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The Dead Are Judged

11 Then I saw a great white throne and the one who sat on it; the earth and the heaven fled from his presence, and no place was found for them. 12And I saw the dead, great and small, standing before the throne, and books were opened. Also another book was opened, the book of life. And the dead were judged according to their works, as recorded in the books. 13And the sea gave up the dead that were in it, Death and Hades gave up the dead that were in them, and all were judged according to what they had done. 14Then Death and Hades were thrown into the lake of fire. This is the second death, the lake of fire; 15and anyone whose name was not found written in the book of life was thrown into the lake of fire.

 


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11. great—in contrast to the "thrones," Re 20:4.

white—the emblem of purity and justice.

him that sat on it—the Father [Alford]. Rather, the Son, to whom "the Father hath committed all judgment." God in Christ, that is, the Father represented by the Son, is He before whose judgment-seat we must all stand. The Son's mediatorial reign is with a view to prepare the kingdom for the Father's acceptance. When He has done that, He shall give it up to the Father, "that God may be all in all," coming into direct communion with His creatures, without intervention of a Mediator, for the first time since the fall. Heretofore Christ's Prophetical mediation had been prominent in His earthly ministry, His Priestly mediation is prominent now in heaven between His first and second advents, and His Kingly shall be so during the millennium and at the general judgment.

earth and heaven fled away—The final conflagration, therefore, precedes the general judgment. This is followed by the new heaven and earth (Re 21:1-27).

12. the dead—"the rest of the dead" who did not share the first resurrection, and those who died during the millennium.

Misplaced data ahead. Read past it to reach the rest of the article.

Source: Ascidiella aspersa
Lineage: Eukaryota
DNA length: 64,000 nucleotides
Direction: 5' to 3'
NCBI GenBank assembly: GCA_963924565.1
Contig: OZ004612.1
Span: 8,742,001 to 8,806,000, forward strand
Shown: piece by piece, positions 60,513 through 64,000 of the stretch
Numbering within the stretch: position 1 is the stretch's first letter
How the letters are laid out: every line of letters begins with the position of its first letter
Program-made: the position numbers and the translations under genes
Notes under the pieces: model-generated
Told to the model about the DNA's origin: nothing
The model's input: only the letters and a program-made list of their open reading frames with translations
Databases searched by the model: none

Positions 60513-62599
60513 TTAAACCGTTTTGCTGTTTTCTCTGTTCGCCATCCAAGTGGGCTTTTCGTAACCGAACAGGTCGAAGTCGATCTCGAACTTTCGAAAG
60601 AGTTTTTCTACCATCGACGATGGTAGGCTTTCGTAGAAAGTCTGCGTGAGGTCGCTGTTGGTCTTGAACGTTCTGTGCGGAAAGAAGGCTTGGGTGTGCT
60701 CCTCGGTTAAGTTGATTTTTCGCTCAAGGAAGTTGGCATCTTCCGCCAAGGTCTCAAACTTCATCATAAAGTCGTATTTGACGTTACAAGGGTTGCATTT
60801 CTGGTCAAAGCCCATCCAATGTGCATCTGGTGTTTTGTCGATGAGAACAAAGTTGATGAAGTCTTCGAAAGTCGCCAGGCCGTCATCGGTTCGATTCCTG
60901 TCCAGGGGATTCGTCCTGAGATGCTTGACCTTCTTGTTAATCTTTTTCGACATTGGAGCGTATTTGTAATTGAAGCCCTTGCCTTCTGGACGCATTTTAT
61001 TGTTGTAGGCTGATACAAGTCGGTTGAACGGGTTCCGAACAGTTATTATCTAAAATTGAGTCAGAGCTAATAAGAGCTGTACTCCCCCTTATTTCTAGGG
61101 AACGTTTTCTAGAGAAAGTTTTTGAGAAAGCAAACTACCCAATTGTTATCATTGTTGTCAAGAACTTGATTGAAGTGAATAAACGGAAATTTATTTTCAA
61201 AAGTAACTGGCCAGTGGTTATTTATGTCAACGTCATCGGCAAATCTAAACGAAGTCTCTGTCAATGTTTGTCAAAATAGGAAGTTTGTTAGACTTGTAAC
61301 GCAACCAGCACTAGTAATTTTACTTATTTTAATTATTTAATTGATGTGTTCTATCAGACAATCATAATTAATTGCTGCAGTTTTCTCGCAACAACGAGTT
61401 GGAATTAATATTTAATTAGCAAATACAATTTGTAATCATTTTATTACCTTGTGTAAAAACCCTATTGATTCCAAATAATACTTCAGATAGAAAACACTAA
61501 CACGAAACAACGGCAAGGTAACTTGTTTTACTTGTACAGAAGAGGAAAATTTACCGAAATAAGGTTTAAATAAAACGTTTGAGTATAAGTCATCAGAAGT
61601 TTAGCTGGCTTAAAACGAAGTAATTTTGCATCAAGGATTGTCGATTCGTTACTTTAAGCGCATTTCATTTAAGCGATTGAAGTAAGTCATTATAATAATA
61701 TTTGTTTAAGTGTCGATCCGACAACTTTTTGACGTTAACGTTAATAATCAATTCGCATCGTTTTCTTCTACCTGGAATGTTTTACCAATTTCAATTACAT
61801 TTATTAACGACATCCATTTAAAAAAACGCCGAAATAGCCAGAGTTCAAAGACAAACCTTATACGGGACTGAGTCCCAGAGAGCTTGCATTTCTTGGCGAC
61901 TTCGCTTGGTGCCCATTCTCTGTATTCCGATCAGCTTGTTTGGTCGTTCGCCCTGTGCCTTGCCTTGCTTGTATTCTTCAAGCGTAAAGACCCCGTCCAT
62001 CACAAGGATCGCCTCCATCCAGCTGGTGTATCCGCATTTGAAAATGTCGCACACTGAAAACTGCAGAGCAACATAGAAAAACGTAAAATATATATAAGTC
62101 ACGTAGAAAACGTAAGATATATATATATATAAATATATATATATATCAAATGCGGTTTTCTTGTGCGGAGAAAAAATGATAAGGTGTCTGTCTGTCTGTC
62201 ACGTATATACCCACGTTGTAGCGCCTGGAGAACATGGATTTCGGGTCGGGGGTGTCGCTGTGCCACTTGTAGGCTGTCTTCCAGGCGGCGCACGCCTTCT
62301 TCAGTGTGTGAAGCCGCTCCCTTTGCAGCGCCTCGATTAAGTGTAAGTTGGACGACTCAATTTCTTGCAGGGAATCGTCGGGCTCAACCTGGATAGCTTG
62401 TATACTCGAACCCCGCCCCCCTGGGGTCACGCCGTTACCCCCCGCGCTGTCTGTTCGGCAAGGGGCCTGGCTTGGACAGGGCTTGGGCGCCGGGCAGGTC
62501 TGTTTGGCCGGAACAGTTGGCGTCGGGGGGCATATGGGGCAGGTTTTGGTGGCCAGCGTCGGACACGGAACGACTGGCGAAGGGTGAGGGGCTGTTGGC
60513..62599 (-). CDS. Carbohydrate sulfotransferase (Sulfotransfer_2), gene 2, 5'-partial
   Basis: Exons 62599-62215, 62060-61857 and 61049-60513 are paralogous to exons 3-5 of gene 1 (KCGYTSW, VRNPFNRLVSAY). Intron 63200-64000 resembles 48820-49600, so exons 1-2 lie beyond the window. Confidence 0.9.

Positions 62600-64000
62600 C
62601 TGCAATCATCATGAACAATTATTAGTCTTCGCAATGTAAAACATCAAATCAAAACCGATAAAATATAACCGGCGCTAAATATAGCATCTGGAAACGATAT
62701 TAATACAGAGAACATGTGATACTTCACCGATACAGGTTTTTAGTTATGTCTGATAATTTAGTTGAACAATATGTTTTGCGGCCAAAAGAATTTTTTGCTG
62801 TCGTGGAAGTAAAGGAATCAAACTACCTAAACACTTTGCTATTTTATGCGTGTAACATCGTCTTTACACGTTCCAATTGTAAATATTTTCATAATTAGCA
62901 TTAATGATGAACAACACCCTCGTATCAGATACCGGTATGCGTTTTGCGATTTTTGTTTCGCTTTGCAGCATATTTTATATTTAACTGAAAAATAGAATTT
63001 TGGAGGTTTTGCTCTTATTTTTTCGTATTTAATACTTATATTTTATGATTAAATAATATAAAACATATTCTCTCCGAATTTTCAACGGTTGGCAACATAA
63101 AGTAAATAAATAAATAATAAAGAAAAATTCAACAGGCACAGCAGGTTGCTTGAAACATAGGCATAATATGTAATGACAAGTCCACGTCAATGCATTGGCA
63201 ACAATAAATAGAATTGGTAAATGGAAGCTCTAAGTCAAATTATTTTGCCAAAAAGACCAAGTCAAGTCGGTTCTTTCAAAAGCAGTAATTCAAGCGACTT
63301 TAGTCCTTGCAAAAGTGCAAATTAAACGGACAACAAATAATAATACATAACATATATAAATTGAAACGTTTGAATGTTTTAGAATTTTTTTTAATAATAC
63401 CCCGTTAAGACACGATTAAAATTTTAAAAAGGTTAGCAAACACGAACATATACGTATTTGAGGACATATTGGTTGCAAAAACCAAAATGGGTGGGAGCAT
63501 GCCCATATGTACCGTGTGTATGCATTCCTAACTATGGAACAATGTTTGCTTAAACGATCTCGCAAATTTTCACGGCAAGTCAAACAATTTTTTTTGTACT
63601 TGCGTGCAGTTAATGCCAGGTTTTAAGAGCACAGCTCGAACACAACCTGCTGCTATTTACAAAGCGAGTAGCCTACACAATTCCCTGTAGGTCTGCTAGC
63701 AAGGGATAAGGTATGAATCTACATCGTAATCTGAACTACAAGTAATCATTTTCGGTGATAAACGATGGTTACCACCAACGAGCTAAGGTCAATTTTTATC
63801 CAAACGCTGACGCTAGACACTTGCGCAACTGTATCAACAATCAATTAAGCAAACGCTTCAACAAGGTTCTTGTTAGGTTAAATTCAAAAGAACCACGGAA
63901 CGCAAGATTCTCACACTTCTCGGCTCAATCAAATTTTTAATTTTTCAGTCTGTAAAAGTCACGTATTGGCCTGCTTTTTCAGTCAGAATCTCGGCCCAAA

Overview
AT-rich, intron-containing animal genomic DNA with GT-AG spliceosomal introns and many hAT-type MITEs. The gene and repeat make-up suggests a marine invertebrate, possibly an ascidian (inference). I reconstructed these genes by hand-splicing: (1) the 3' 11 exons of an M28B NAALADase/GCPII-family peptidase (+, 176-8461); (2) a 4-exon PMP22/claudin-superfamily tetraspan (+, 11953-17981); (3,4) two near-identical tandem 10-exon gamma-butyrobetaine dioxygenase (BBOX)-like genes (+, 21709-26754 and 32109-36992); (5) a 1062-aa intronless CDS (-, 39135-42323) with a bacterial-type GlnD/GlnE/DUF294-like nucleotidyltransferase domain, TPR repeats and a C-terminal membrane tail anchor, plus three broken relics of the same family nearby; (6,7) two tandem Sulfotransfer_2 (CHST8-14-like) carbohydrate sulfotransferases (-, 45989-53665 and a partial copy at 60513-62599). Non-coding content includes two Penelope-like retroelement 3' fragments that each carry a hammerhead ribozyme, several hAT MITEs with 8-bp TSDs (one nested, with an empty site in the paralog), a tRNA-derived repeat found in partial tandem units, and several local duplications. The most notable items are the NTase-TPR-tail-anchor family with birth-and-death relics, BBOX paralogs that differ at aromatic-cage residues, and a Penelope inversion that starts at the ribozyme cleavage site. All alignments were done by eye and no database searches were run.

small and great—B has "the small and the great." A, Vulgate, Syriac, and Andreas have "the great and the small." The wicked who had died from the time of Adam to Christ's second advent, and all the righteous and wicked who had died during and after the millennium, shall then have their eternal portion assigned to them. The godly who were transfigured and reigned with Christ during it, shall also be present, not indeed to have their portion assigned as if for the first time (for that shall have been fixed long before, Joh 5:24), but to have it confirmed for ever, and that God's righteousness may be vindicated in the case of both the saved and the lost, in the presence of an assembled universe. Compare "We must ALL appear," &c. Ro 14:10; 2Co 5:10. The saints having been first pronounced just themselves by Christ out of "the book of life," shall sit as assessors of the Judge. Compare Mt 25:31, 32, 40, "these My brethren." God's omniscience will not allow the most insignificant to escape unobserved, and His omnipotence will cause the mightiest to obey the summons. The living are not specially mentioned: as these all shall probably first (before the destruction of the ungodly, Re 20:9) be transfigured, and caught up with the saints long previously transfigured; and though present for the confirmation of their justification by the Judge, shall not then first have their eternal state assigned to them, but shall sit as assessors with the Judge.